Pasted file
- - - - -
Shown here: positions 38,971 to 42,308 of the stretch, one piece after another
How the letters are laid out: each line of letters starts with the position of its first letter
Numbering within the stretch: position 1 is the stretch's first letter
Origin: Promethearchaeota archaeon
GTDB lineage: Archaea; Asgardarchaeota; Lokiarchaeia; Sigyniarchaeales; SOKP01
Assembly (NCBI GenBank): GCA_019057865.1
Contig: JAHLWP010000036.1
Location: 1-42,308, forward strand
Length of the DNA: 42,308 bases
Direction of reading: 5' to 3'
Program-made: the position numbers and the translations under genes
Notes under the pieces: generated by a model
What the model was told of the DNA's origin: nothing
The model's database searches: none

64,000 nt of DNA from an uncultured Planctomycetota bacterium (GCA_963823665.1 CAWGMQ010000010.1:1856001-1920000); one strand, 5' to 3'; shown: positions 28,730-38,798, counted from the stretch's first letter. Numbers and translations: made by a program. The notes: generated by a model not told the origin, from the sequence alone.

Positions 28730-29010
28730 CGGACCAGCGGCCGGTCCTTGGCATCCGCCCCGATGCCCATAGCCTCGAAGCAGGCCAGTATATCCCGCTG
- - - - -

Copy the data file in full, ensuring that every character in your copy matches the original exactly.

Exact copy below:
Shown here: positions 38,971 to 42,308 of the stretch, one piece after another
How the letters are laid out: each line of letters starts with the position of its first letter
Numbering within the stretch: position 1 is the stretch's first letter
Origin: Promethearchaeota archaeon
GTDB lineage: Archaea; Asgardarchaeota; Lokiarchaeia; Sigyniarchaeales; SOKP01
Assembly (NCBI GenBank): GCA_019057865.1
Contig: JAHLWP010000036.1
Location: 1-42,308, forward strand
Length of the DNA: 42,308 bases
Direction of reading: 5' to 3'
Program-made: the position numbers and the translations under genes
Notes under the pieces: generated by a model
What the model was told of the DNA's origin: nothing
The model's database searches: none

64,000 nt of DNA from an uncultured Planctomycetota bacterium (GCA_963823665.1 CAWGMQ010000010.1:1856001-1920000); one strand, 5' to 3'; shown: positions 28,730-38,798, counted from the stretch's first letter. Numbers and translations: made by a program. The notes: generated by a model not told the origin, from the sequence alone.

Positions 28730-29010
28730 CGGACCAGCGGCCGGTCCTTGGCATCCGCCCCGATGCCCATAGCCTCGAAGCAGGCCAGTATATCCCGCTG